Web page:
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Monday, March 18
 
'Tuck rule' among proposed rule changes

By John Clayton
ESPN.com

Buccaneers general manager Rich McKay and Titans coach Jeff Fisher, who are co-chairmen of the NFL Competition Committee, researched old booklets of past owners' meetings in an effort to find where in the world anyone came up with the "tuck rule."

Throughout the years, they found plenty of discussion about the now- controversial rule that cost the Raiders a chance at a championship.

What they saw from a 1981 booklet surprised them even more. That year, there were 36 proposed rule changes. This year there are only nine. Call it progress even though plenty of time will be allotted Tuesday for discussion about the tuck rule. It is not known whether there will be a time limit for rebuttal by Raiders owner Al Davis.

"Times have gotten a little better,íí McKay said.

None of the nine rule changes being discussed are going to revolutionize the game. Because of the Patriots-Raiders playoff game, the tuck rule discussion will be the sexiest. Why? Because not even the Competition Committee can come to a consensus as to what to do.

For discussion purposes only, the committee put out suggestions into language changes to see if there is a solution. McKay, Fisher and the committee went back decades to see the reason behind the tuck rule. For those outside of Oakland and New England who donít know, Tom Brady, the Patriots quarterback, had a fumble ruled an incompletion after referee Walt Coleman watched replays and saw that Brady brought the ball from his passing motion to his side.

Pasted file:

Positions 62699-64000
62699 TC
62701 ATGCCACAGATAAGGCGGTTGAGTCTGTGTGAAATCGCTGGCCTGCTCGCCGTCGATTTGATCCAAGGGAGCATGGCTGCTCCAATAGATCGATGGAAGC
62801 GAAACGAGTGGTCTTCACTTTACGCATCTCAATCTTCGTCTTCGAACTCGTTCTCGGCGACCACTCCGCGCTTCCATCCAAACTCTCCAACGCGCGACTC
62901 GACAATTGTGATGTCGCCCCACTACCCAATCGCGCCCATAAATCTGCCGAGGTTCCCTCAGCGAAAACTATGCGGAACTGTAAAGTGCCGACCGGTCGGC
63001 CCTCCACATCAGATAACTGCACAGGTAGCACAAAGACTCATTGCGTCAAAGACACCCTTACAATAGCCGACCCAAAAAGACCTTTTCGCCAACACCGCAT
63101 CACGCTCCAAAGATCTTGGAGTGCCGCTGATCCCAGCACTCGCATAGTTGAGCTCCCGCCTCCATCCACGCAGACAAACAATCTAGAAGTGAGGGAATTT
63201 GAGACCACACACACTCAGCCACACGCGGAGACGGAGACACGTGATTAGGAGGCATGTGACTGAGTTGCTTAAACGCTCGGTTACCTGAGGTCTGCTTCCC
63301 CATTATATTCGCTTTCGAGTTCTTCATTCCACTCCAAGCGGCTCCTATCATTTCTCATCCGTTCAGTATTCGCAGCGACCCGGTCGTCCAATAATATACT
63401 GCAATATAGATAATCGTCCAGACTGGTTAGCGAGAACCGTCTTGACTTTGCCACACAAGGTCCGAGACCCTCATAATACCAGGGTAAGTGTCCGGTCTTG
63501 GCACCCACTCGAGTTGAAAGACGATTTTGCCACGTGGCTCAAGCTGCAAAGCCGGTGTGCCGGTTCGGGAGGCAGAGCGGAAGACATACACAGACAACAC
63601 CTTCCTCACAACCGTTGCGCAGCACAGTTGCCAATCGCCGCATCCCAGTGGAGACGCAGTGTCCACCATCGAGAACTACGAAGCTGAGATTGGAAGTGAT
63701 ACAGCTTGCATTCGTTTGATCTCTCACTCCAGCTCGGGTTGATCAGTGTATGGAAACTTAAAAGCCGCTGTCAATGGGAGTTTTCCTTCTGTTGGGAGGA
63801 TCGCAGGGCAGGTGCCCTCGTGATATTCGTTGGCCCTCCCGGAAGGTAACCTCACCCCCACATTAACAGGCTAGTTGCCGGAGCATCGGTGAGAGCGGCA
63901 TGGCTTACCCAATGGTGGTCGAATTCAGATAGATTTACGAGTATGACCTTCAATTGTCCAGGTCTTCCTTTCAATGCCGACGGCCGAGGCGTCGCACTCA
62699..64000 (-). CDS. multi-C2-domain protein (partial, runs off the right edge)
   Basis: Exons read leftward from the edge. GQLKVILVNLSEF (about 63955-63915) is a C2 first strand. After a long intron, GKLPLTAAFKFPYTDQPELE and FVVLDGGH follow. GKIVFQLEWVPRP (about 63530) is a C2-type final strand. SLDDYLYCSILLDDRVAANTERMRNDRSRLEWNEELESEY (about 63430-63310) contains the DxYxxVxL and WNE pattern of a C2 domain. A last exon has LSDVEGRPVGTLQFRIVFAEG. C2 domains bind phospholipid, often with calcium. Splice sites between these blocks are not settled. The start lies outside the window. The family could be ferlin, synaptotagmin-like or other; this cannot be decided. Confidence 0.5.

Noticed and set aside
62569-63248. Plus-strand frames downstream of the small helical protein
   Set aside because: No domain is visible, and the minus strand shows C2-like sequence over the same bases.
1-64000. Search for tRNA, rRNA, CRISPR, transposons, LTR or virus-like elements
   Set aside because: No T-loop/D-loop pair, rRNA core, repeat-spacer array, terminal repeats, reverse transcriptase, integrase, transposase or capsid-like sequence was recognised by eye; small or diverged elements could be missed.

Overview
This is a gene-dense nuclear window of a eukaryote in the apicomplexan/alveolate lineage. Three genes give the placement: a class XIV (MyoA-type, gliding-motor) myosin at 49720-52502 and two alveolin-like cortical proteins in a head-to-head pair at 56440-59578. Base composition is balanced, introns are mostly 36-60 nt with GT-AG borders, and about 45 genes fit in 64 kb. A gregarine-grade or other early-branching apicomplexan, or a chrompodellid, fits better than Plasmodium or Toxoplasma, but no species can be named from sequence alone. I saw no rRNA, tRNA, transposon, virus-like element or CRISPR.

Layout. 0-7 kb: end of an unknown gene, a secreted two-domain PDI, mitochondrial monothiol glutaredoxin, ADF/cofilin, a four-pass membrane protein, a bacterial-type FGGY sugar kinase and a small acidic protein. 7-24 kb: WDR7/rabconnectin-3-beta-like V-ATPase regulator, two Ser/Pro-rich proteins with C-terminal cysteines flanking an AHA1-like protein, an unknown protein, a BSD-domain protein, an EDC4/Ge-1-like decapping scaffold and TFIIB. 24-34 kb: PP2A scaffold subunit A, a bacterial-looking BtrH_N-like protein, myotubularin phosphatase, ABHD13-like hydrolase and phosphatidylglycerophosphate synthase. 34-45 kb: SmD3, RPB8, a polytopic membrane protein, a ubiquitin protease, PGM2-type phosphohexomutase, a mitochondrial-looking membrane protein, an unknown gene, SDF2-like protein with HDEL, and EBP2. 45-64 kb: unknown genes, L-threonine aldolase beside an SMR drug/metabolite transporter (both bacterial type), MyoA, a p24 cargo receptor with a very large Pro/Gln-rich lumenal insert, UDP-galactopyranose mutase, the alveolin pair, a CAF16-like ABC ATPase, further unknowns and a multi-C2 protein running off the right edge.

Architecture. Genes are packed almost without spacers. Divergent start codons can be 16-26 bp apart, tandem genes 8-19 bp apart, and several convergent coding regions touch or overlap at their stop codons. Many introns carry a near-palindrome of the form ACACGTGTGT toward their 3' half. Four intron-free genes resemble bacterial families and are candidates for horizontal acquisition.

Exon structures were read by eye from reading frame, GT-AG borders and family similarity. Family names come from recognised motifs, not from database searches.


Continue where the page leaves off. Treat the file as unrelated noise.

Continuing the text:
Under the current rules, Coleman had the right to call an incomplete pass up until the moment he brought the ball to the side of his body. Replay confirmed that, so the ruling was correct.

"I watched the game live and I thought it was a fumble,íí Fisher said. "Once I saw the replay, I could see that it was going to be ruled an incompletion.íí

The call was right, so the league and the owners will discuss whether to change the rule Tuesday. The language change would be to give the referee the latitude to rule the play a fumble once the continuous motion of the quarterback stops.

Hereís the problem, though. Making such a change would create more of a gray area for officials. Tucking the ball on the side is pretty clear. If itís not tucked, the call is incomplete, not a fumble. Itís simple.

"The line now is completely that unless itís tucked into the body, itís an incompletion,íí McKay said. "From the past we learned, when it doubt, itís called an incomplete pass.íí

More than likely, there will be so much debate on the tuck rule that nothing will be done and the rule will stay the same. Officials will like it that way. Several coaches and general managers will like it that way. Others wonít.

Here are the other rule changes under consideration: